- align your team before starting the more in-depth work.
2. Low-fidelity interactive prototype
A low-fidelity, interactive prototype – or a wireframe prototype – takes your product brief, or any paper prototypes you have on hand, and showcases your product’s features and flows.
It’s built without focus on colours, images, or illustrations, and with a minimal emphasis on typography and icons. Instead, it focuses on functionalities and in-app copy to showcase how the product would work in a real-life situation.
Wireframe prototypes are great to visualise and review the functionalities of your product. If you put it together in a prototyping tool, you can use it to gather early user feedback. You can check for things like:
- Do people understand the different actions they can take on each screen?
- Do people use the product as you intended?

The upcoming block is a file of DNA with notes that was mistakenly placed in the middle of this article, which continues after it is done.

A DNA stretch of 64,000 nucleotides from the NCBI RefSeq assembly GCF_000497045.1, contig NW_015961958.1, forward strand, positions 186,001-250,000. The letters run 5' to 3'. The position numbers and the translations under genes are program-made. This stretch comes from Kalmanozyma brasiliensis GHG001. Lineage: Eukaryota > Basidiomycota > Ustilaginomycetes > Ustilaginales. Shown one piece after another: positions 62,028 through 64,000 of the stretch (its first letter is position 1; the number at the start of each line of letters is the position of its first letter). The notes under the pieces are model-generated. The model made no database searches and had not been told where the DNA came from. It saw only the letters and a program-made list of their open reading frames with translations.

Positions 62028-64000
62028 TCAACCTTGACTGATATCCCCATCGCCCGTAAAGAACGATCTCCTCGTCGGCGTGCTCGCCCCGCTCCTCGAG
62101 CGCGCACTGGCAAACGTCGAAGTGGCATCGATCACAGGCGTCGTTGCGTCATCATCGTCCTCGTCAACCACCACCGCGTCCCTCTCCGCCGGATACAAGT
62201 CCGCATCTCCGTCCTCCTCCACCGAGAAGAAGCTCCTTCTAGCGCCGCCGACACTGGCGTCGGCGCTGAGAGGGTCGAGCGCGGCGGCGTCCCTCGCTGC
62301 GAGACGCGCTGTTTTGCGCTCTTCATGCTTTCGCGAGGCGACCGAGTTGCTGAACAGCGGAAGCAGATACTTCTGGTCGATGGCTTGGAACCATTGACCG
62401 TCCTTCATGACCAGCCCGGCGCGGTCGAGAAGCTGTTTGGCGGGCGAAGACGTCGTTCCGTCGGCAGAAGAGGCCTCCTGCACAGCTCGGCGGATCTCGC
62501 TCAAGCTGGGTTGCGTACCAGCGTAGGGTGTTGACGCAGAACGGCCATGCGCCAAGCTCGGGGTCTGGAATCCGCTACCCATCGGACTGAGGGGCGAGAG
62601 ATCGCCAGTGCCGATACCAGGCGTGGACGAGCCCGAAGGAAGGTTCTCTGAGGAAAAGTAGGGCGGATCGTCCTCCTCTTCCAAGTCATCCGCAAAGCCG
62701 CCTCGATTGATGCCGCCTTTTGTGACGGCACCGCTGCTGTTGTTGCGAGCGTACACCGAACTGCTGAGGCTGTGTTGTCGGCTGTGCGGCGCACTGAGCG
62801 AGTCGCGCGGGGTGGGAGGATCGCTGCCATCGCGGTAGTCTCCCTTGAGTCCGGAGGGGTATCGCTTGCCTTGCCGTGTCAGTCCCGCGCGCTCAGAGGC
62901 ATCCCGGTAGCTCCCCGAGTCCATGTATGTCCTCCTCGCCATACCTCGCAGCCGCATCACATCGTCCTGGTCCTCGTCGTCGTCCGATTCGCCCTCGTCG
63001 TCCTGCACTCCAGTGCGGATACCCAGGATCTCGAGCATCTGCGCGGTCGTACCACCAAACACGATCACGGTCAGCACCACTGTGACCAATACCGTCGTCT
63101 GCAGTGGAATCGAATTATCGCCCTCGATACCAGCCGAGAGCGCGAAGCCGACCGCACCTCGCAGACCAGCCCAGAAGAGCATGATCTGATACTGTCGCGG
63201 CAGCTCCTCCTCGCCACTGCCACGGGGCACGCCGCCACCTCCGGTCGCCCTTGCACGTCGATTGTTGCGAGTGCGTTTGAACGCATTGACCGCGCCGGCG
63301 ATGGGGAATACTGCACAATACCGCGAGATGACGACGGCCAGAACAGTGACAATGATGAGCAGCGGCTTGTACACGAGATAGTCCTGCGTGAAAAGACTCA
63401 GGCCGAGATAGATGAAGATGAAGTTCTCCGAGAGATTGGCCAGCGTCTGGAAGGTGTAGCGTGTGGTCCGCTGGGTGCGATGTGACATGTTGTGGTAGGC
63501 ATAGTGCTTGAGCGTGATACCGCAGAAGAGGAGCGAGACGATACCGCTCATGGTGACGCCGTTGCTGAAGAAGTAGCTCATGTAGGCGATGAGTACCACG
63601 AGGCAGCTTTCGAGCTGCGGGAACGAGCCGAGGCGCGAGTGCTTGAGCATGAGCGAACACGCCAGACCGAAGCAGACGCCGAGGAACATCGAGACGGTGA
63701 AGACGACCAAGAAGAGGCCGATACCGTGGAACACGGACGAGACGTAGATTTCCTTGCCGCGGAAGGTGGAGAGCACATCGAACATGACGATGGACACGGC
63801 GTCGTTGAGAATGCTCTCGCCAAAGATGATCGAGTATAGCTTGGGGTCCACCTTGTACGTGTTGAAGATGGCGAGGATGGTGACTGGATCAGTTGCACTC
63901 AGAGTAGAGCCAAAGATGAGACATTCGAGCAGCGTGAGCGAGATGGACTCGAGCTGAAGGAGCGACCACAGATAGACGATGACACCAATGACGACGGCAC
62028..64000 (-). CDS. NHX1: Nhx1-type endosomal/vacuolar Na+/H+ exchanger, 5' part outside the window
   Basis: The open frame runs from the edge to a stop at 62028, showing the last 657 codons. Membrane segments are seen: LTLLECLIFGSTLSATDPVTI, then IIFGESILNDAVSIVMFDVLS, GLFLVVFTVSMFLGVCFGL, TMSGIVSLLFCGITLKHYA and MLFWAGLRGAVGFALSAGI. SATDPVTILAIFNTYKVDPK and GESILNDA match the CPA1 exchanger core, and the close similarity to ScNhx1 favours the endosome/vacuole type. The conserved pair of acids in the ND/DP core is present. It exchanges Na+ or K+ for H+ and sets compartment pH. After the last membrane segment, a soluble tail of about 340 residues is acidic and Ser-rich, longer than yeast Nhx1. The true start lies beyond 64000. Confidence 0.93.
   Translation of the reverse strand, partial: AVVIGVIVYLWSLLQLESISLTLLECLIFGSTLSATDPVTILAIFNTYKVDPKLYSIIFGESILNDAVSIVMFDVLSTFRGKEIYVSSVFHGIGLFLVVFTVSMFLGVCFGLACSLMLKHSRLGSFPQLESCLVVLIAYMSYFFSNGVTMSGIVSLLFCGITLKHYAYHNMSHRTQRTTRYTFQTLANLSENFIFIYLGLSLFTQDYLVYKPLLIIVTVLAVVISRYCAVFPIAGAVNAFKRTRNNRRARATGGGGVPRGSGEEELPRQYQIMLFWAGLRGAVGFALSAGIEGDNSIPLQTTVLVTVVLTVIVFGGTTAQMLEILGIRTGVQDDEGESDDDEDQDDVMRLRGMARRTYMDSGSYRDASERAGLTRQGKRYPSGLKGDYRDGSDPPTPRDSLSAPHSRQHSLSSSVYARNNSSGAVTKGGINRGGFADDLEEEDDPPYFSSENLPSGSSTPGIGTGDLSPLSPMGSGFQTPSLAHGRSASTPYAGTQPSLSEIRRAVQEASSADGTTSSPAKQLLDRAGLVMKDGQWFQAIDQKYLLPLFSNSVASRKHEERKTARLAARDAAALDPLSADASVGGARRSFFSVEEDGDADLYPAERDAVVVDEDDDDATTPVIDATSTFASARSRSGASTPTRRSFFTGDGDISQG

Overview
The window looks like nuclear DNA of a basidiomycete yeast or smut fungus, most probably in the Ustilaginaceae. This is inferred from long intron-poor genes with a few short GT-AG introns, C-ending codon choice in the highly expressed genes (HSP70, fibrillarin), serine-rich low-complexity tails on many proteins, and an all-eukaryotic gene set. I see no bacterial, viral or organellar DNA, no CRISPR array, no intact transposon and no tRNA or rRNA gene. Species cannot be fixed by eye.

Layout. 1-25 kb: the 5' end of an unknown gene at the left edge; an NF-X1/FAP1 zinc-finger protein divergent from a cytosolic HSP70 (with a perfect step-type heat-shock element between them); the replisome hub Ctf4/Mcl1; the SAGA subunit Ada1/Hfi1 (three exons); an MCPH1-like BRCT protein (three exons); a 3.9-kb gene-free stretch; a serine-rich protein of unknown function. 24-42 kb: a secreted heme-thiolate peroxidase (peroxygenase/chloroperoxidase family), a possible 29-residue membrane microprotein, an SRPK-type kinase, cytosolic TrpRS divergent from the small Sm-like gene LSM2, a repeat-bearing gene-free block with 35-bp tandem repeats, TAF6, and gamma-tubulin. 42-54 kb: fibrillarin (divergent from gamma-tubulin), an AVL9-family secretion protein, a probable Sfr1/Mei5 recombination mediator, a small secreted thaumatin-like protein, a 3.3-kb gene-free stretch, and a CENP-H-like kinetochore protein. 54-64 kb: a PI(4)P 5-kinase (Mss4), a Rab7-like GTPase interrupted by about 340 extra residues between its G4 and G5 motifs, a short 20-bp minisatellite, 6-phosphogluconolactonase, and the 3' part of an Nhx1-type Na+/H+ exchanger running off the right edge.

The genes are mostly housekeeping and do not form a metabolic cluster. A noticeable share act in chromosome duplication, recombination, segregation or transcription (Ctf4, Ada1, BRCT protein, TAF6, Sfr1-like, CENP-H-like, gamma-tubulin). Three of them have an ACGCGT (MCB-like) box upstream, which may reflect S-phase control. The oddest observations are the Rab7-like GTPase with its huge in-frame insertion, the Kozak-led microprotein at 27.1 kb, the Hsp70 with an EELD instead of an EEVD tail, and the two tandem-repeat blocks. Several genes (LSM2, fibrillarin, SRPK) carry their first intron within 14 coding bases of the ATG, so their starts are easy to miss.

- Is the UX copy clear and consistent everywhere?
- Do users find value in what the product offers?
If you’re getting contradicting or negative feedback on any of these points, you’re still early enough in the process to make changes with low costs.
3. High-fidelity interactive prototype
If you’re looking for the closest thing to reality, your goal is to create a high-fidelity, interactive prototype, which basically means doing the full product UI and link it up in a testable interface. In this case, a UI designer takes the business logic, the UX of the product and produces the UI designs and brings them to life in the shape of a prototype.
The designer decides on a colour palette and the building blocks of various elements. They add photography and consistent icons and design each screen anew in technicolour. They also decide on the micro-interactions and animations a person sees as feedback as they use the product. Buttons changing colours, cards whooshing open or close, screen swipes left or right, are all the domain of the interaction designer.
Prototypes are made to be tested
Once you get this kind of prototype put together in Invision or Marvel, you basically have the equivalent of a cardboard Ferrari ready to take for a ride. And by all means, do take it for a ride.